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Location: Lancashire
Member Since: Sat May 17, 2008
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In Reply To
Ed Love

Subj: Re: Jungle Jim #1 - What On Earth...
Posted: Mon Feb 16, 2015 at 03:04:51 pm EST (Viewed 366 times)
Reply Subj: Re: Jungle Jim #1 - What On Earth...
Posted: Mon Feb 16, 2015 at 10:43:02 am EST (Viewed 7 times)

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From the previews and leafing through it, even for Dynamite, this comic makes no sense in connection to its parent entity, the comic strip.

I get that it needs to differentiate itself from the Phantom in that both operate in similar milieus. I get that the big game hunter hero is a dated concept and might need some spicing up for today's comics.

But other than white guy in "A" jungle, there's nothing about this that connects. Now, future issues might explain how we got from the guy in the comic strip to this, but they already lost me for me to be around for that.

I think Dynamite is trying too hard to tell "continuity heavy universe" stories, thus books like "Justice, Inc", "Masks" and "King's Watch" become big continuity retcons in order to tie the characters tightly together instead of just accepting for the sake of the story, they simply exist in the same continuity. Let "continuity" mean "consistency" ie keep the characters on model, and then let the stories flow from the actual characters and actual history. A team-up of the King Feature characters would be very cool (the comic strips themselves managed to give us a Flash Gordon and Prince Valiant one) just as a team-up of Street & Smith's three most enduring pulp heroes.

A pity we are still waiting on actually seeing them.

All fine points, I was approaching the book from the position of being a new reader picking up issue #1 and seeing how accessible the experience was.
Certainly the disconnect between the name, the cover, and the resultant expectations to what is actually inside is as wide a chasm as I can ever recall seeing. If the marketing is problematic though the introductory pages are even moreso with the incomprehensible talk of an alien invasion and rebelling colonies, none of which is present as the story gets underway... for any reader fresh to the book and character those factors are likely to be enough to turn them away. The first six pages compound that as they do nothing to clarify the story location nor whether we are in the future or the present. This is no way to befriend a new reader.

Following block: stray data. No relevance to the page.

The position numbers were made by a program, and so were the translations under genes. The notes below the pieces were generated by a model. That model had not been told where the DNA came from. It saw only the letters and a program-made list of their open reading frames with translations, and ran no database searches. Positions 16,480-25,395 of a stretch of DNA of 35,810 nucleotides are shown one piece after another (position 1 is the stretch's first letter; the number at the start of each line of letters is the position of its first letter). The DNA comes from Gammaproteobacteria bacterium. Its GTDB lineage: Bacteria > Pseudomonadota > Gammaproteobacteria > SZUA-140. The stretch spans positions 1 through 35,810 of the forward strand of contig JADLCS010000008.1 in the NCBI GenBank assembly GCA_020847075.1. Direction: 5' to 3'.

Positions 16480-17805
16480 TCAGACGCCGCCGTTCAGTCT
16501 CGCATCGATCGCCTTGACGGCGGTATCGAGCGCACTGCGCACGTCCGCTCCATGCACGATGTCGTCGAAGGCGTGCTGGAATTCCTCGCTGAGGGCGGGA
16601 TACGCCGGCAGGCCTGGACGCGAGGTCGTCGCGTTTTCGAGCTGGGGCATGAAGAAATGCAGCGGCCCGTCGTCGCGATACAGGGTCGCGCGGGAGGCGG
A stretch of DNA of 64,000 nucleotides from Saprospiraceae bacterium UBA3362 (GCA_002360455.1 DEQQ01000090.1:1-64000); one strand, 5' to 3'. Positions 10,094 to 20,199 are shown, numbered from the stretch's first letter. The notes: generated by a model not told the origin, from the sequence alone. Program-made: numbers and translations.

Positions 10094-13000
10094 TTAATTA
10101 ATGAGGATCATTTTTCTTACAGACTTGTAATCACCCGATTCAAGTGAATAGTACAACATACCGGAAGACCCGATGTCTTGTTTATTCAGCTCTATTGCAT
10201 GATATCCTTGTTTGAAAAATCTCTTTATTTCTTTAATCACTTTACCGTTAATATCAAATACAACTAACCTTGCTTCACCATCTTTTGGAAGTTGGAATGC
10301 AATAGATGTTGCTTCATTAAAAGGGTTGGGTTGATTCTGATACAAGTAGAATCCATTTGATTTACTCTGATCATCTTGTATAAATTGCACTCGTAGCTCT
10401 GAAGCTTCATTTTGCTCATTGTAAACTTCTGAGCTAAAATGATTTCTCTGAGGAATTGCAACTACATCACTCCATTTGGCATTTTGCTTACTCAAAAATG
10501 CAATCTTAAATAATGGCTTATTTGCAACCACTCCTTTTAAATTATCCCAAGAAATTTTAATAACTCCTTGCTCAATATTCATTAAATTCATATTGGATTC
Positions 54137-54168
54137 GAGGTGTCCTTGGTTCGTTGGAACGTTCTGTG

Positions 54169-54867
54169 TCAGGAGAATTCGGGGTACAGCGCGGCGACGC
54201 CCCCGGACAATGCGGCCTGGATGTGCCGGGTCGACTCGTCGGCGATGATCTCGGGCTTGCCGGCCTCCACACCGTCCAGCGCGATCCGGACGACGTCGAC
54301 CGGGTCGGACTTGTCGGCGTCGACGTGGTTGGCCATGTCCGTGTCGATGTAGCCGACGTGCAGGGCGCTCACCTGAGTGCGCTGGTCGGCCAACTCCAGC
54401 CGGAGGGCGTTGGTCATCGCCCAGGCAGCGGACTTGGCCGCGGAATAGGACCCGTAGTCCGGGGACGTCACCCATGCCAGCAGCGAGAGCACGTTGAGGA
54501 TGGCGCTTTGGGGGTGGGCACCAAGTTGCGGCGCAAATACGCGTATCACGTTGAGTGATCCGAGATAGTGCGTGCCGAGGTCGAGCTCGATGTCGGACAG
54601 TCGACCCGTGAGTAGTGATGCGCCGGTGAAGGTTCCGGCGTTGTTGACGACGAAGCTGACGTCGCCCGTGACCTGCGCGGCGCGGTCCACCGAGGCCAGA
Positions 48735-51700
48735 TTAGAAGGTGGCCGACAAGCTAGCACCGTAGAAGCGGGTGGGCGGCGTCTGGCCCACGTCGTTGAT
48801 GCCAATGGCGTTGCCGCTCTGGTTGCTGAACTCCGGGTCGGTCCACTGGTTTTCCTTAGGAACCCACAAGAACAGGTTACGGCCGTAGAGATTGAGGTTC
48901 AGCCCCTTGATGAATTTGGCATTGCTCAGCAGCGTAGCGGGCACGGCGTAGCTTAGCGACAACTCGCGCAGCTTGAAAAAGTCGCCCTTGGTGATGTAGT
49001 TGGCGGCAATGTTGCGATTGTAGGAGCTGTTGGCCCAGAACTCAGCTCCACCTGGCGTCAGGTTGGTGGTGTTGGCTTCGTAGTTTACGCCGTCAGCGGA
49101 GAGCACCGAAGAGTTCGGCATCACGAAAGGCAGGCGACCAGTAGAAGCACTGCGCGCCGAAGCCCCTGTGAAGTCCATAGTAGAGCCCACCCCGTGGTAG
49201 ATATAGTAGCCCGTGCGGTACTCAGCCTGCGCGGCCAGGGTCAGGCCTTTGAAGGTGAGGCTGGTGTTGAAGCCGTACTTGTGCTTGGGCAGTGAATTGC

On the positive side once the story passed the eighth page it flows extremely well. Fine characterisation from Paul Tobin gives even the bizarre Beast Men believable and touching humanity, there are paralells to be had with Richard Starkings longrunning Elephantmen. The artwork is breezy but fun with a clear grasp of how to tell the story and add depth to it at the same time. But as a title it isn't 'Jungle Jim', it isn't even some variation on John Carter, this is unashamed Flash Gordon. An extension of Flash Gordon and his world. And this serves the title character and new reader poorly as we already have Flash Gordon for this sort of thing, and because of the heavy co-opting of Gordon's concepts Jungle Jim loses both his independence and his originality as he is being recast into this already occupied world and its niche.

A book with some nice work indeed inside, but wholly flawed as a concept and hobbled with the most fractured introductory method one could use when appealing to a broad audience.

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